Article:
Listed below are some of our recent projects. If you would like more detail about these and our other projects, please contact us.
In partnership with PBS and the Center for Advanced Hindsight, we are developing a free, online game for the popular NOVA Labs platform for teens informed by the latest behavioral insights in the domain of financial decision-making. This game at the heart of the NOVA Financial Literacy Lab (working title) will feature cutting-edge behavioral change interventions and enjoy wide public distribution, with outreach focused on high-need communities. It will also serve as a testbed for research, providing insights for the education, behavioral science, and finance communities into how to cultivate healthy financial behavior in the real world—valuable lessons that should reverberate well beyond this initiative.
Financial Well-being of State and Local Retirees in North Carolina: Importance of Managing Assets and Debts
The primary goal of the research is to enhance our understanding of how low-income retirees manage and utilize their retirement savings in the drawdown phase of life. We are particularly interested in the role of financial literacy on asset management and financial distress. If lower income households have lower levels of financial literacy, then disparities in financial wellness in retirement may stem both from inadequate savings while working and from poor asset management in retirement.
CFSI has proposed designing a research engagement that will allow us to answer the following
- With which aspects of their financial lives do pre-retirees struggle the most?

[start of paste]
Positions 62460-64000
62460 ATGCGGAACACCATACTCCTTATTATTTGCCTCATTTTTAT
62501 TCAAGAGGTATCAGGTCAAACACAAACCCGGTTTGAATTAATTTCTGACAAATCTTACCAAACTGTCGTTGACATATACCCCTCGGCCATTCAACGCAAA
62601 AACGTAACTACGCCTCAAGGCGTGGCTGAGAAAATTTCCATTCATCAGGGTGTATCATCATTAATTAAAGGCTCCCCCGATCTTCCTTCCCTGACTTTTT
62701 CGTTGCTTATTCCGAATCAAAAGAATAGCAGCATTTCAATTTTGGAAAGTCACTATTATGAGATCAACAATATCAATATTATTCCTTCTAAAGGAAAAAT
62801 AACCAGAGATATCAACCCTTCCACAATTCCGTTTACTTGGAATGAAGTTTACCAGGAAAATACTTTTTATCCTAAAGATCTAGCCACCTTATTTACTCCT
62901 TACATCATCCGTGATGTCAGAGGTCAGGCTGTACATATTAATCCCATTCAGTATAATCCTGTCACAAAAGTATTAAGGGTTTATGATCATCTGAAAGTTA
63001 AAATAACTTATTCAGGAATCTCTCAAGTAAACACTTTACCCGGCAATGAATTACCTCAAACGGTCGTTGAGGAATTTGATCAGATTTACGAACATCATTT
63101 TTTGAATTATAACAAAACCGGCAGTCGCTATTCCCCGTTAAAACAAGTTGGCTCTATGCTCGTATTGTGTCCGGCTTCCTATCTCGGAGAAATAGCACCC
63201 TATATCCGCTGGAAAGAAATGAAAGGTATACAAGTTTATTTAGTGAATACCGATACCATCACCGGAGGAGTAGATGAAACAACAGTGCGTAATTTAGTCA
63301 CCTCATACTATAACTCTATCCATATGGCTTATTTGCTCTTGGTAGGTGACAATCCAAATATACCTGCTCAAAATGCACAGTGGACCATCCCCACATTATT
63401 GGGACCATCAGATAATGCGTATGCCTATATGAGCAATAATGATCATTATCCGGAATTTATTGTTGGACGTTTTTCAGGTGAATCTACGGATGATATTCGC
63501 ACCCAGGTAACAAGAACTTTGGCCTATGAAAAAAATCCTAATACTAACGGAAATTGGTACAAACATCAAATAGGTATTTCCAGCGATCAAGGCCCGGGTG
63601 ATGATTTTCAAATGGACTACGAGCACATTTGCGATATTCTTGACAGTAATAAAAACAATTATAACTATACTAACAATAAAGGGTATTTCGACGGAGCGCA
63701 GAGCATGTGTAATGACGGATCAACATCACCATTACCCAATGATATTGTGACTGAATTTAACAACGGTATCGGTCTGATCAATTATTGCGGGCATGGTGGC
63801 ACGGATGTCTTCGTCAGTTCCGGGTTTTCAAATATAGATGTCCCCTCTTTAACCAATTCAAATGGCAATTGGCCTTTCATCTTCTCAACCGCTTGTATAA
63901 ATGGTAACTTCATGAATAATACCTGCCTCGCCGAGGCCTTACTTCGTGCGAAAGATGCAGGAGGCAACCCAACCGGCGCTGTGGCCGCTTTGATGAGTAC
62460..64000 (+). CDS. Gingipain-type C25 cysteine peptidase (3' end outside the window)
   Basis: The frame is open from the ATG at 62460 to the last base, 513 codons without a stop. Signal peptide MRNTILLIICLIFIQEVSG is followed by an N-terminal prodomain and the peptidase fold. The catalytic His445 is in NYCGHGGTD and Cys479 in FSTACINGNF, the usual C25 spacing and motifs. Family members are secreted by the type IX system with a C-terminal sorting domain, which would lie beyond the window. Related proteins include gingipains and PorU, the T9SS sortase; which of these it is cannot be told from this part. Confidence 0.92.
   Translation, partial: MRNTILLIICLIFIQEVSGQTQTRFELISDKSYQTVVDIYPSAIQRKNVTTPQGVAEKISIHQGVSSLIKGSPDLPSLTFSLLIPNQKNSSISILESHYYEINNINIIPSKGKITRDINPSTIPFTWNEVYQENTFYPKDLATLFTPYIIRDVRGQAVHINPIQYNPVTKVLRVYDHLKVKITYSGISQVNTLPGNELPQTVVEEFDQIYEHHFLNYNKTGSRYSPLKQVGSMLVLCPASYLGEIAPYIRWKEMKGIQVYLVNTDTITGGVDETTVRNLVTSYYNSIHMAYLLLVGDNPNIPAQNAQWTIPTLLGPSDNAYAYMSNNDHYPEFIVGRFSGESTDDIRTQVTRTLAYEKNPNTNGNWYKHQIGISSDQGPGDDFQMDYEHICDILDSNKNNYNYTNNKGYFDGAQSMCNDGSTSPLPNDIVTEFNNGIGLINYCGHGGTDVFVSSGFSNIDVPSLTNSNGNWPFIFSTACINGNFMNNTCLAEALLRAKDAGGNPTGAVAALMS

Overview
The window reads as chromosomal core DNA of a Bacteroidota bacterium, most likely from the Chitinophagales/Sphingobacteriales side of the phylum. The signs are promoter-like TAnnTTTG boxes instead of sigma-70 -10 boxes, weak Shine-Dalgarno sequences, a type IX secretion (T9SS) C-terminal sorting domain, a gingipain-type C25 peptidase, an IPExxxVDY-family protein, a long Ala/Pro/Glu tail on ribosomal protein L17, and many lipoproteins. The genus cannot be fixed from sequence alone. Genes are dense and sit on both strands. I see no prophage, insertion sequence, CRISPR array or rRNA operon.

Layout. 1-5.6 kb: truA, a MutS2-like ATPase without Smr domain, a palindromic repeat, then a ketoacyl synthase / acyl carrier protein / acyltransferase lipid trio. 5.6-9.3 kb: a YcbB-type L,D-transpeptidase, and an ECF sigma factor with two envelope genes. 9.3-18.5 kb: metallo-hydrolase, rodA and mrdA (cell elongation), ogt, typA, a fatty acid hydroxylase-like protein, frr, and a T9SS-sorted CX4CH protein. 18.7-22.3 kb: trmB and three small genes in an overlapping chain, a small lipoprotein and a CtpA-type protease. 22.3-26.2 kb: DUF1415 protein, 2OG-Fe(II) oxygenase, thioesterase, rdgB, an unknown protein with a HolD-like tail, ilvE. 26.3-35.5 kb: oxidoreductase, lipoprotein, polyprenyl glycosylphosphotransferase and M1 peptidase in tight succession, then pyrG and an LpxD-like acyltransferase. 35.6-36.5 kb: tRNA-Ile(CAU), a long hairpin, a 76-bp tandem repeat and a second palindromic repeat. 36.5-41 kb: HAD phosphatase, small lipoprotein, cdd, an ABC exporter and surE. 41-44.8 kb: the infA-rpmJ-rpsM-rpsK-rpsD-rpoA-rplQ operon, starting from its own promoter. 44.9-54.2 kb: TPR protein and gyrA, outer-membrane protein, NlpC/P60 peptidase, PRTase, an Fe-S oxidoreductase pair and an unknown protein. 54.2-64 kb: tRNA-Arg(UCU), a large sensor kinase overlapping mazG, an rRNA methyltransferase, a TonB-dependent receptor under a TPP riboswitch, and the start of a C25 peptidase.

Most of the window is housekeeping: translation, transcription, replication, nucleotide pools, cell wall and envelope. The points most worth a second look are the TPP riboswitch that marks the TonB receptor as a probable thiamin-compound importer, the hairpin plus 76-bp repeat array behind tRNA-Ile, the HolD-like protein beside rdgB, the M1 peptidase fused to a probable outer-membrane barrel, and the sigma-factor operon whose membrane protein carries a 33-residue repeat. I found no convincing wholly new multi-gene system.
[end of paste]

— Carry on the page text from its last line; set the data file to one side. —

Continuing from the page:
- How, and how well, are pre-retirees making decisions about their retirement? (e.g. when
to retire, when to draw Social Security, whether to purchase long-term care insurance,
- What can we learn about the way that pre-retirees’ day-to-day financial health challenges
impact their ability to make decisions and/or take action that results in future positive
financial health outcomes?
In a recent project with ICMM, the Center for Economic and Social Research developed and fielded a survey measuring the prevalence of five behavioral factors that are likely to influence DMP outcomes (present bias, limited attention, locus of control, feeling overwhelmed, and income/expense mismatch) among new DMP participants across three Credit Counseling Agencies. They found that behavioral characteristics are prevalent among DMP clients – 91% of respondents to the survey exhibited at least one of the elicited behavioral characteristics. Limited attention, a feeling of being overwhelmed, and difficulties in living paycheck-to-paycheck were particularly common among our survey respondents. Building on the survey results, and insights from the behavioral economics literature, they developed five behavioral intervention ideas designed to improve repayment behavior and increase DMP retention.
Machine Learning is a technique for analyzing large datasets and applying them to a variety of predictive problems. Rather than writing explicit models, machine learning systems will progressively “learn” to improve their performance. This project aims to use machine learning to analyze the challenges faced by clients in debt management programs and provide insight into how credit counseling agencies can improve their clients’ success rates. Our core model attempts to predict client outcomes in a debt management program based on their financial and demographic characteristics. Armed with that knowledge, credit counseling agencies can identify clients at risk of dropping out of the program and help them stay on track to achieve financial stability.